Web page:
Urban regeneration is not simply about chasing investment returns.

Bill Hughes

The benefits to society at large include bringing jobs, housing and amenities back into the centre of cities, maximising land density, increasing economic productivity, as well as health, wellbeing and access to education, reducing crime and better utilising our existing infrastructure. When the choice is between building sustainable communities that support future economic growth and the needs of our people and investing in corporate bonds or other traded assets, the former is clearly the best match for society’s long-term UK pension money. But why is it now that urban regeneration is gaining significant traction outside London?

The latest Office for National Statistics (ONS) data shows that economic growth rose at a higher rate in Birmingham, Manchester, Leeds and Cardiff than in inner London in 2013. Workplace jobs growth in 2014 told a similar story, with lower rises recorded in the City of London and Westminster than Leeds, Birmingham, Edinburgh and Glasgow. Of course, the larger size of London means that its growth rates contributed more to the country on an absolute basis, but
the acceleration in major regional urban markets is evidence that after a long decline post the global financial crisis, there is now clear momentum.

The political landscape is supportive of this trend. The devolution of power to the city regions is gaining inevitable stimulus and the government has committed to investing in national infrastructure that links our cities. Just over a week ago, George Osborne announced the formation of a non-political national infrastructure commission, which will draw up proposals for HS3 ahead of the next Budget. He also used the announcement of devolution of business rates as the centrepiece of his speech at the Tory party conference in Manchester, calling it “the biggest transfer of power to our local government in living memory” and paving the way for local councils to encourage small businesses and retailers back into city centres. The government is also set to pool 89 local authority pension funds into six ‘British Wealth Funds’, which could see more than £150bn invested into UK infrastructure.

Rightly, the cities themselves are working together, rather than against each other, and this is supported by government. The ‘northern powerhouse’ - “a collection of northern cities sufficiently close to each other that combined they can take on the world” - is a shining example. Recent delegations to Malaysia and China, under the stewardship of Cameron and Osborne, brought together civic leaders and businesses from across the North, with major UK investors, and told a strong united story. With central and local government indebtedness, there is a much greater reliance upon private capital and this has created an interesting and progressive dialogue.

In comparison with London, the regions now appear to offer attractive value. Equivalent yields at the all-property level remained in the ‘6s’ in Q2 2015 in the six largest regional cities, which seems good value versus the 5% recorded for central and inner London offices. Combine this with the growth profile of certain cities and lack of supply of quality stock, and it tells a compelling investment story. Of course, occupier demand is still patchy and these statistics are far from ubiquitous; therefore you need to drill down deeper to find true value.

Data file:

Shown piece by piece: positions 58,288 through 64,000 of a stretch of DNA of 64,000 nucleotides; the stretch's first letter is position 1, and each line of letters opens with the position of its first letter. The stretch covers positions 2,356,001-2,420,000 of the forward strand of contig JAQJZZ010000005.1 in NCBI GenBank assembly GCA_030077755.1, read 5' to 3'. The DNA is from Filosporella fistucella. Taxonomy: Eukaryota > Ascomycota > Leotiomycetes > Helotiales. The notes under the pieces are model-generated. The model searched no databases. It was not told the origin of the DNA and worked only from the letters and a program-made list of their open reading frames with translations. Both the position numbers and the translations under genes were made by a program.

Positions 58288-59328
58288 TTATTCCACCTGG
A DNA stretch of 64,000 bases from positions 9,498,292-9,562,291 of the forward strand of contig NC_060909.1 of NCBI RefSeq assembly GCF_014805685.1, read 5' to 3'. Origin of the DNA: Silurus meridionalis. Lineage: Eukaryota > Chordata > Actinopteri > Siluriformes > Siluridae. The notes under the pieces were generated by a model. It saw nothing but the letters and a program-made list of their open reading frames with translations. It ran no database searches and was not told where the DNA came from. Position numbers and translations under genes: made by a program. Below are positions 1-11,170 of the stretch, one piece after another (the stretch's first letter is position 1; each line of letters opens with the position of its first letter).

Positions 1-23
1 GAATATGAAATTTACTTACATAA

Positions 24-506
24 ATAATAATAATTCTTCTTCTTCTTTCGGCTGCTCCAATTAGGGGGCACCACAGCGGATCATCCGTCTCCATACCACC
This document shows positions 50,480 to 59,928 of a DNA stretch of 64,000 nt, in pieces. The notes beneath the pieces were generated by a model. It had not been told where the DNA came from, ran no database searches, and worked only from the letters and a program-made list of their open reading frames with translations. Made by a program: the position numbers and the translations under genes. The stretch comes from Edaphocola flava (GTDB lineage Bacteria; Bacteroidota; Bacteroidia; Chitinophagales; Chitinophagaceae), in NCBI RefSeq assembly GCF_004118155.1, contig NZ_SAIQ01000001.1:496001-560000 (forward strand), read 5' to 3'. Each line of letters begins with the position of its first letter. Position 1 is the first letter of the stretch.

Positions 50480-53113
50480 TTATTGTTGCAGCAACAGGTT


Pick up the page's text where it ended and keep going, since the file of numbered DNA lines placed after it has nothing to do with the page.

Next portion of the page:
For us, this is about identifying cities with sustainable growth and focusing our efforts on working with progressive, readily engaged public sector bodies that are seeking to drive change. Our own research shows that attributes of education, transport, population growth, clustering and employer types explain a significant proportion of subsequent employment growth. Measuring this across around 150 UK areas, we can see that London continues to dominate but other regional markets are primed for significant growth. Edinburgh and Bristol offer strong prospects as do Cardiff and the city centres of Birmingham and Manchester, to name just a few. Where public sector land or local political will can unlock development, investable regeneration opportunities should follow.

And it is clearly happening. More strategic relationships are being sought by central and local government, and the connection between infrastructure and property has never been stronger. The role of the private sector in both of these is increasing, demonstrating that through a joined-up approach to real assets we can bring about transformational large-scale urban regeneration and economic growth. The European Commission’s recent decision to change Solvency II’s capital treatment of infrastructure investment is also a huge step forward to support increased investment and growth in this area.

There is, of course, more that can be done to encourage these investments. There should be major tax benefits for those involved in bringing employment back into city centres and a review of Community Infrastructure Levy contributions for regeneration that does not treat brownfield sites on a par with greenfield land. But the path at last looks positive.

Bill Hughes is head of LGIM Real Assets